The term moiré originates from the french and describes a specific fabric, traditionally made of silk. It is created by pressing two layers of thin fabric onto each other when wet. The arrangement of the fibres in the two layers are almost identical but naturally contain small irregularities.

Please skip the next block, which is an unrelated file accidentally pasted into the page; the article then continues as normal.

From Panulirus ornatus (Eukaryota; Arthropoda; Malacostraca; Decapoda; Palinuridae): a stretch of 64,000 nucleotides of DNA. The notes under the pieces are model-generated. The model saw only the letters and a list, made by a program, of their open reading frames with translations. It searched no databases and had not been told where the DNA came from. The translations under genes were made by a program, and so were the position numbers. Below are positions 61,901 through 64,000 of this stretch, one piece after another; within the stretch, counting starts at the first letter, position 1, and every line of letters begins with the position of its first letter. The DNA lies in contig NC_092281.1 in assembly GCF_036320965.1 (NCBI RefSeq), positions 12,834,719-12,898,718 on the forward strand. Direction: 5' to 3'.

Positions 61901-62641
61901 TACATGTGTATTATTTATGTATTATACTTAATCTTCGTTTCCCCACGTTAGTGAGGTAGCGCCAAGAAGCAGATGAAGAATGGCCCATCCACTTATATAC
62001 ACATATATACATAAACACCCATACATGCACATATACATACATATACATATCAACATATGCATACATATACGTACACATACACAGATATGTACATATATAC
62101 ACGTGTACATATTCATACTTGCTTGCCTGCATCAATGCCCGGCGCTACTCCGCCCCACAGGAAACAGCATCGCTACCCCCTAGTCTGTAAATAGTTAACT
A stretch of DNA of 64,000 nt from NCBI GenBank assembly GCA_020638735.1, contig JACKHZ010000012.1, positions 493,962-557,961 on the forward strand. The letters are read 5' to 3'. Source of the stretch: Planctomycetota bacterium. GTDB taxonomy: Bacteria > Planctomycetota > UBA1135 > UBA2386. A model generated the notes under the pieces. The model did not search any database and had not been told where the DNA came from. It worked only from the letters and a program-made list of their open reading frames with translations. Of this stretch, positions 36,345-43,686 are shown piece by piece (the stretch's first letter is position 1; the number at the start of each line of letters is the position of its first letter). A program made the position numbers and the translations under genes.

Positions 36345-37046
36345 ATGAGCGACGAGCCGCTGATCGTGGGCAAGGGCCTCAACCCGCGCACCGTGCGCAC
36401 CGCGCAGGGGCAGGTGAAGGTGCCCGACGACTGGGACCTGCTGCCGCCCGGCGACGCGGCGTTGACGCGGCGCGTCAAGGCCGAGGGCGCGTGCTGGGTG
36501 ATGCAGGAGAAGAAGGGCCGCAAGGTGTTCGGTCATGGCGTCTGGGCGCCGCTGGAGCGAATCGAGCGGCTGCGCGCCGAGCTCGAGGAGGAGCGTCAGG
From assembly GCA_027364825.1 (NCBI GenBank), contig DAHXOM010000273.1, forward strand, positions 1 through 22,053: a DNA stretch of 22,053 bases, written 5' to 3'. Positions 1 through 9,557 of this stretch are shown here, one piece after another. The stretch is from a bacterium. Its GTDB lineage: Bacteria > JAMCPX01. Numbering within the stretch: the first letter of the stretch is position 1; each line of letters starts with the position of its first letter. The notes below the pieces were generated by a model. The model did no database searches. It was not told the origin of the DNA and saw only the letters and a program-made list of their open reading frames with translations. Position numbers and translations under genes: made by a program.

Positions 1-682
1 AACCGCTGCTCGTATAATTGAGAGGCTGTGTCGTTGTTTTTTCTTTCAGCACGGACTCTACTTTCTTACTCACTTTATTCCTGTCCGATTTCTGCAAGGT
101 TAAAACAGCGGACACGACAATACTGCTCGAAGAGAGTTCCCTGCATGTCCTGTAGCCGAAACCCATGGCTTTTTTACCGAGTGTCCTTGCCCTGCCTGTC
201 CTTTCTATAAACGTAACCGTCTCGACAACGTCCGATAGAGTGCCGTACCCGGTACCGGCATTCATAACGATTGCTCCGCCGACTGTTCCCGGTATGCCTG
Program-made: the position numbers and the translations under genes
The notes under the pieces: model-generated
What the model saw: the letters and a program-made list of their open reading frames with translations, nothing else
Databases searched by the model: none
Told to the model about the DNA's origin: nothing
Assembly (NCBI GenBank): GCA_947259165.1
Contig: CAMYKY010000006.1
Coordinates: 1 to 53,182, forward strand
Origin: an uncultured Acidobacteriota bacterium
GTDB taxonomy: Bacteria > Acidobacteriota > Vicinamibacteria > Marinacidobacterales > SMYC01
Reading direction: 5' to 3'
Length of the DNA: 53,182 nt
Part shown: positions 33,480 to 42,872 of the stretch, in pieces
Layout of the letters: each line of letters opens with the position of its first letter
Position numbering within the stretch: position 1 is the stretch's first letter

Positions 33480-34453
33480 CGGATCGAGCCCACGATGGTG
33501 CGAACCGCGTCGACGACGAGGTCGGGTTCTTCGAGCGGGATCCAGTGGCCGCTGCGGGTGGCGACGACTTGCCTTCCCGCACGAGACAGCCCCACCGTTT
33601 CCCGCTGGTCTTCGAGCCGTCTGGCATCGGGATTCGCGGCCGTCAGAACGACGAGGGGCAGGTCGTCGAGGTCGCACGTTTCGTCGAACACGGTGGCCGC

It is this imperfect similarity of the two fabrics which cause characteristic Moiré patterns which remain after the fabric has dried. This effect occurs with any two layers of patterns which are similar but not identical, be it though slight displacement or rotation. Caused by interference, if one layer is moved over the other, the moiré pattern changes and areas seem to morph continuously from light to dark and back again. Our interpretation invites to either move two hanging layers over each other manually, or just stand and stare at two automated patterns which move across each other like clockwork.